I'm glad I enjoy what I do.

dubs. out.

Sunday, May 11, 2008

Quote of The Week, Silverman – 4/11/08

Wealth awaits the writer who values the art director over the dictionary.

-Paul Silverman, former CCO, Mullen

It’s no secret around the Brandcenter that I am someone who has yet to truly embrace technology.

Some say I'm scared, claiming that people fear that which they don't understand, but I disagree.

While I have no problems thinking visually and digitally, or trying to work in the crazy netherword that is the internet and in creating new ways to do so, I have yet to actually be able to perform any of it beyond a Microsoft Word document or piece of notebook paper.

Photoshop, Illustrator, InDesign, Dreamweaver, Flash and FinalCut are not currently my friends, as much as I’d like them to be. And although I will hopefully be able to use this summer and next year to become more efficient in seducing them, it hasn’t happened yet.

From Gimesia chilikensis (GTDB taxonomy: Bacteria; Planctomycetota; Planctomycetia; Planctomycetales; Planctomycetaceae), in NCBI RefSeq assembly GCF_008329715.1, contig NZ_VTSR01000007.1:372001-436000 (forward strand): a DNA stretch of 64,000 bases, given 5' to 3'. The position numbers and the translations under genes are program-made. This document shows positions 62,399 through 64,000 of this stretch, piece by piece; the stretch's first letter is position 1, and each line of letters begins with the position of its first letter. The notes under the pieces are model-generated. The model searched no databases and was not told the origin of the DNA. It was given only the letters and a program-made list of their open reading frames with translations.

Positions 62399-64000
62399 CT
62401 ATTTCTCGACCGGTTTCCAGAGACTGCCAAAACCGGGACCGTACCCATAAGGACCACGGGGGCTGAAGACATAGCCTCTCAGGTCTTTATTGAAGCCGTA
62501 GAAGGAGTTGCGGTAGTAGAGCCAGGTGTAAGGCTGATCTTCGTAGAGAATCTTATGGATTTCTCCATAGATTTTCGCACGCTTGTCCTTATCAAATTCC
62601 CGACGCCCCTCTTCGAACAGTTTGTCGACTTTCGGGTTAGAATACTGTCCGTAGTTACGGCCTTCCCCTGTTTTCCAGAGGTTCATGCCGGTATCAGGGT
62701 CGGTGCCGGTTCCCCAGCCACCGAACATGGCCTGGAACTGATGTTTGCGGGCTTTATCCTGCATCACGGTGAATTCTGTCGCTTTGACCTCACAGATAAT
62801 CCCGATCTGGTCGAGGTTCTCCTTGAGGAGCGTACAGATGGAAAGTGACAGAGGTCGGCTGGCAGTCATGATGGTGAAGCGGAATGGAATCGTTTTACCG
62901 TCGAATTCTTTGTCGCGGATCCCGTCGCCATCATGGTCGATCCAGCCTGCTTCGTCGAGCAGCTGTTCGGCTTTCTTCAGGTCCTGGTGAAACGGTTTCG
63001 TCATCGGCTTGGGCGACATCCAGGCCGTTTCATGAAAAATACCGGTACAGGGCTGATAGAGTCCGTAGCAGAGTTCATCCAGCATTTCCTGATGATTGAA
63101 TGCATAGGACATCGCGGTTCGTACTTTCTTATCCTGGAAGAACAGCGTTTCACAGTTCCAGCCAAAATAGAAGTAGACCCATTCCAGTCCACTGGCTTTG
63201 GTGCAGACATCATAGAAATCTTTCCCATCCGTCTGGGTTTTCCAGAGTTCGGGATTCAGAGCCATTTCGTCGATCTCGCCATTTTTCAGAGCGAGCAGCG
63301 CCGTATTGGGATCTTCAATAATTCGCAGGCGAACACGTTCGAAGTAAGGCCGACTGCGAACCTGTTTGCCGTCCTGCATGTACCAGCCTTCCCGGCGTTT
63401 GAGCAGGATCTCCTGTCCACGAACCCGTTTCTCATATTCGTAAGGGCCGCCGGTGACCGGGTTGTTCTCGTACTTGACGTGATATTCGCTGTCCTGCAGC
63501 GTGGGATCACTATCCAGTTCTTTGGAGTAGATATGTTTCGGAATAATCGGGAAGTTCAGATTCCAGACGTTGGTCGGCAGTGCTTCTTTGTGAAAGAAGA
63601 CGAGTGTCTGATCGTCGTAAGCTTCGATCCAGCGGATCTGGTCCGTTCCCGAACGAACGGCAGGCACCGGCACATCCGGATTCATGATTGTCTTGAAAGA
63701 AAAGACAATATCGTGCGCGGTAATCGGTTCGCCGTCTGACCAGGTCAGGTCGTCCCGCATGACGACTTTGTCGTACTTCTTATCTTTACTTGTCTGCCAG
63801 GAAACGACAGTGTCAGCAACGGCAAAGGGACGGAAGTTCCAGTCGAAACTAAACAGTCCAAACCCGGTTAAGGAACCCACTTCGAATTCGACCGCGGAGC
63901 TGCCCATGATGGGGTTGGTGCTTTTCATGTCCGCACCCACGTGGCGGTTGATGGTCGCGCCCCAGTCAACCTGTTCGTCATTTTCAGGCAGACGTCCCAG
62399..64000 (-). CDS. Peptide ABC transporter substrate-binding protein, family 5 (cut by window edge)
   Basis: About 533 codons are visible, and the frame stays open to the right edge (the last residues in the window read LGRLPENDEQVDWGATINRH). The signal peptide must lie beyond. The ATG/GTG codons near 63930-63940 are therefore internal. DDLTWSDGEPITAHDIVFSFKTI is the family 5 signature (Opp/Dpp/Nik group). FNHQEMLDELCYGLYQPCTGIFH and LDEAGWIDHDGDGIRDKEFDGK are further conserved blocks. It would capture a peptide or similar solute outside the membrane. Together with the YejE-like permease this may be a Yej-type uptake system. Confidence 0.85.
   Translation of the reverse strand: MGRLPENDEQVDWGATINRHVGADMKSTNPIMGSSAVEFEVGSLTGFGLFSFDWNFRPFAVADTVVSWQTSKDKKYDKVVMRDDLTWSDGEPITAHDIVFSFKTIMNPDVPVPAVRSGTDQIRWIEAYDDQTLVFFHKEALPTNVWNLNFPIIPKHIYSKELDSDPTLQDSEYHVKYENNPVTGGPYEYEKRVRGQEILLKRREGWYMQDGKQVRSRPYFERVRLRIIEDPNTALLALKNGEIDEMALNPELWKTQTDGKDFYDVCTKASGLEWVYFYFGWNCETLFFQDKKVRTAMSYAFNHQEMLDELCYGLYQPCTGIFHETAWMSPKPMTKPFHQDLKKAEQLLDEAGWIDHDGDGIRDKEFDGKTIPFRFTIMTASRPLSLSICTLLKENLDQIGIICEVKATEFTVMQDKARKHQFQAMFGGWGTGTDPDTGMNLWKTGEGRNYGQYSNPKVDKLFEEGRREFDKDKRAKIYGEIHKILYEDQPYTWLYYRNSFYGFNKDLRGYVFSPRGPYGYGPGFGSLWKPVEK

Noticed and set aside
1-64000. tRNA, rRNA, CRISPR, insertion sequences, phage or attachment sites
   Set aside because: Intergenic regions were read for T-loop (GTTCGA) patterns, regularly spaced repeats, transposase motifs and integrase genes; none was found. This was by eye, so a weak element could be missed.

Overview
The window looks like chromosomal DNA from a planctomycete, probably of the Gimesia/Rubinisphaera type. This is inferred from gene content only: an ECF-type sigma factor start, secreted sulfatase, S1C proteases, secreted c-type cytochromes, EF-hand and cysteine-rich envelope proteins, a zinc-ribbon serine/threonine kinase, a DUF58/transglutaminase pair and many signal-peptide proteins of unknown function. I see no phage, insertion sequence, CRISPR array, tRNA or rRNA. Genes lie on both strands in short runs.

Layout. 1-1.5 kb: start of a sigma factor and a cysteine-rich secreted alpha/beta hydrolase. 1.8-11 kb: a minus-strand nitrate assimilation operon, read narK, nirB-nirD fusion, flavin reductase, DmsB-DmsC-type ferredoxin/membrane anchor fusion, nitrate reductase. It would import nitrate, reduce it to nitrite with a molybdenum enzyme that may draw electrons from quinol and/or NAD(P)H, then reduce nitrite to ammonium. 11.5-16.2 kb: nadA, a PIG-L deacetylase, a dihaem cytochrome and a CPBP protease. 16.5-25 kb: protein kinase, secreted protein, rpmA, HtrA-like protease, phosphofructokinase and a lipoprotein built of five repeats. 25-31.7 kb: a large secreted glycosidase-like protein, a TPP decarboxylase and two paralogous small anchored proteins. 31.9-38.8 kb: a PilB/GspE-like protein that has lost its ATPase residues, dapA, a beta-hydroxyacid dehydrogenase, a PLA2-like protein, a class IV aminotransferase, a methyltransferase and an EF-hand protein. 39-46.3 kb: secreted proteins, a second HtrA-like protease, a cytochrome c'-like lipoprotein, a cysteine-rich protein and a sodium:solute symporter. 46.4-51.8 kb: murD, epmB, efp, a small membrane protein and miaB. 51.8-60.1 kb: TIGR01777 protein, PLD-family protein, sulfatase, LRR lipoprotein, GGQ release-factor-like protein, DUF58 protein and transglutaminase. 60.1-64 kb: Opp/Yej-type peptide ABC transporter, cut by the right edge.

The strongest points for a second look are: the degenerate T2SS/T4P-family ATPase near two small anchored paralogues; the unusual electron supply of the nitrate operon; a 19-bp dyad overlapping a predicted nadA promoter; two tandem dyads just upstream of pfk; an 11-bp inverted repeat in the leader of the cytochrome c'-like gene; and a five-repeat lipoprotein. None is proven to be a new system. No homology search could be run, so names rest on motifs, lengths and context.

So to every art director I’ve ever worked with, here is my formal thank you.

Thank you for putting up with my annoying requests, my obnoxious 3AM copy changes, my aggravating pokes at your screens as I insist the logo be pushed 3 centimeters to the left.

Thank you for putting up with me, despite the fact that I cracked most of the eggshells I walked on while speaking to you.

More than anything else, thank you for always coming through for me, and with me.

I couldn’t have done this year without you.

dubs. out.

I Still Suck

After more than a month of hard work and a prodigious amount of Doritos, this superb, giant pencil paperweight is what I have to show for it:

Winning my first pencil (although bronze) was truly a treat. It was exciting and amazing, but it was also extraordinarily humbling.

It made me realize that no one really cares if you win or not.

Even the One Club didn't seem to care, as they put our commercial in the wrong order when they announced the winners, and skipped over it entirely.

Our shining moment of anticlimatic glory came upon us and vanished just as fast. The only thing we were left with was the stinging pain of irony, slapping us hard across our faces. If this particular irony made a sound, it would be devilish, helium-octaved laughter.

But even still, it was a blast.

To see the fruits of our labor, click here. (Pay close attention to the brown-haired stud in the fantastic pair of pants).